Design Indaba 10x10 solution wins $100 000 humanitarian design prize

MMA Architects won the inaugural Curry Stone Design Prize for their ingenious solution to the Design Indaba 10x10 Low-cost Housing project.

MMA Architects won the inaugural Curry Stone Design Prize for their ingenious solution to the Design Indaba 10x10 Low-cost Housing project.

MMA Architects’s principals, Luyanda Mpahlwa and Mphethi Morojele, received the $100 000 prize, administered by the University of Kentucky College of Design. The annual international prize, which comes with no strings attached, recognises breakthrough design solutions with the power and potential to improve our lives and the world we live in.

“MMA’s ideas are exactly the kind that the Curry Stone Design Prize hopes to promote and encourage in the broader field of design – because now, more than ever, the world needs them,” said David Mohney, prize secretary and Curry Stone Chair in Design at the University of Kentucky.

Initiated by Design Indaba, The 10x10 Housing Project’s aim falls in line with the organisation’s fundamental mission to “create a better future, by design”. The project seeks to stimulate wider debate and creative thought around the delivery of low-income housing, a very pressing issue internationally, while at the same time benefiting some of Cape Town’s most impoverished families directly.

Design Indaba’s 10x10 Housing Project challenged 10 architectural teams, composed of handpicked South Africans paired with international alumni of previous Design Indaba conferences, to provide dynamic design solutions for the low cost housing sector on a completely probono basis. The objective was to come up with affordable, attractive, innovative responses to the urgent need for housing for the urban poor. Sustainable design, construction and operation principles were to be incorporated.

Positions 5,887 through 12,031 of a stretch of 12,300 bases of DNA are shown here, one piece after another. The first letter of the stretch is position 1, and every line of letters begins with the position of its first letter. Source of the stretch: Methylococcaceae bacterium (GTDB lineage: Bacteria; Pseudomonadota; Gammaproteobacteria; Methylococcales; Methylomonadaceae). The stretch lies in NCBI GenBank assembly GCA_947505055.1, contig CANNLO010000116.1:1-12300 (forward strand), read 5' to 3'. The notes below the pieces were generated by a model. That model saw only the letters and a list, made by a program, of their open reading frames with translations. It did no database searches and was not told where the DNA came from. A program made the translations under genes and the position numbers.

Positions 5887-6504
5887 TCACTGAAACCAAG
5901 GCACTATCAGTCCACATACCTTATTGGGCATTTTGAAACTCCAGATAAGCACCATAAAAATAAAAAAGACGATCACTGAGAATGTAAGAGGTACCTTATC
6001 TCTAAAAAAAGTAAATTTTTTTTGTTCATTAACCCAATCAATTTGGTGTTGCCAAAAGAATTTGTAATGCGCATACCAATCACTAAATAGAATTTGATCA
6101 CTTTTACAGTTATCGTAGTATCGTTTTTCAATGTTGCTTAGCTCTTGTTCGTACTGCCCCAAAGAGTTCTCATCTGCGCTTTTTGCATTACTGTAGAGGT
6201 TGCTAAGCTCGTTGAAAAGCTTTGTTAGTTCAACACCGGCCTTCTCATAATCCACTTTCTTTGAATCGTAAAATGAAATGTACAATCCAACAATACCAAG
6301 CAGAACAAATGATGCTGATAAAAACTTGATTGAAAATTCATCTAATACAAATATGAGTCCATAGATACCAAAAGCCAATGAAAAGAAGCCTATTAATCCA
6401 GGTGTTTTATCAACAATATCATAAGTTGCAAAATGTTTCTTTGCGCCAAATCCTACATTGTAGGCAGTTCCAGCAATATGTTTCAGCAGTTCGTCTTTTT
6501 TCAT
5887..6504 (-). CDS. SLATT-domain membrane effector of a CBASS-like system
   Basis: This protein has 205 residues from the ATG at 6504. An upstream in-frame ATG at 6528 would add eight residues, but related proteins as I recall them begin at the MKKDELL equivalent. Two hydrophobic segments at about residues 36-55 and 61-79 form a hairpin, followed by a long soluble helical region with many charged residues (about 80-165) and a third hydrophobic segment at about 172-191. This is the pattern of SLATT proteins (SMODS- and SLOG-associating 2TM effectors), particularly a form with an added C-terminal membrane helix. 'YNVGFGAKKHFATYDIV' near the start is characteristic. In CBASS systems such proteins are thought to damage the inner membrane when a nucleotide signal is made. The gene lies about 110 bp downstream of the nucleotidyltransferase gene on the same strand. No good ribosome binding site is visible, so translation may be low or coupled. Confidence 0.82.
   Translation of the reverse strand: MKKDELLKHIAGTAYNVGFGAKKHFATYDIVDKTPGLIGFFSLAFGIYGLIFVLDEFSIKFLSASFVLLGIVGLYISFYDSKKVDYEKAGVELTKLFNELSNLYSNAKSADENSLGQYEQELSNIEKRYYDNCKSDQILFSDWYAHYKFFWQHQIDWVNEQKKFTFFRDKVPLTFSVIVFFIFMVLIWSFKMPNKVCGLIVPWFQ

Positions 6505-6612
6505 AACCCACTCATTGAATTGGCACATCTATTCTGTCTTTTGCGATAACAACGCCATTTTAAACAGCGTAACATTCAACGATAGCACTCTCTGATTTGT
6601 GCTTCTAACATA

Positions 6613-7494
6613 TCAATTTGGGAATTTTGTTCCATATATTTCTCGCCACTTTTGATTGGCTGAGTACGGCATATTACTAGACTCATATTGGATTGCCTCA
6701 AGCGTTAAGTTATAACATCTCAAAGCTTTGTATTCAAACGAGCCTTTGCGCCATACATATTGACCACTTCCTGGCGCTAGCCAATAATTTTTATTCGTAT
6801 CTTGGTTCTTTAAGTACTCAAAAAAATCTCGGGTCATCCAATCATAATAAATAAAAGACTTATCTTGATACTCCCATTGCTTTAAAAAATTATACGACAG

The first solution to the Design Indaba 10x10 challenge, MMA’s design for a single-family home leveraged the modest budget by borrowing elements from indigenous mud-and-wattle building techniques. The design forgoes traditional brick-and-mortar foundations in favour of a two-storey frame of timber and sandbag infill construction, which is both energy-efficient and requires little to no electricity or skilled labour to construct. By the end of the year, Design Indaba will oversee the completion of 10 such houses in Freedom Park, a township in greater Cape Town, with volunteer help from local women in the community.

Jurors commended MMA, one of the few black-owned architecture firms in South Africa, for creating an easily scalable prototype that can be built with unskilled labour from the local community. These elements are especially pertinent given the need for an additional 350 000 new homes for greater Cape Town’s swelling population over the next few years.

Juror Michael Speaks, dean of the University of Kentucky’s College of Design, said the winning project is "a symbol for the way a family can develop a future". Other jurors included journalist John Hockenberry, architect David Adjaye, designer Renny Ramakers and prize founder Clifford Curry.

"It means a lot to us to be recognised for what we thought was a small project, which means that the decision we took to embark on a humanitarian project was a right one," says Mpahlwa. MMA Architects will be using the award to research more alternative design solutions and to expand its scholarship program.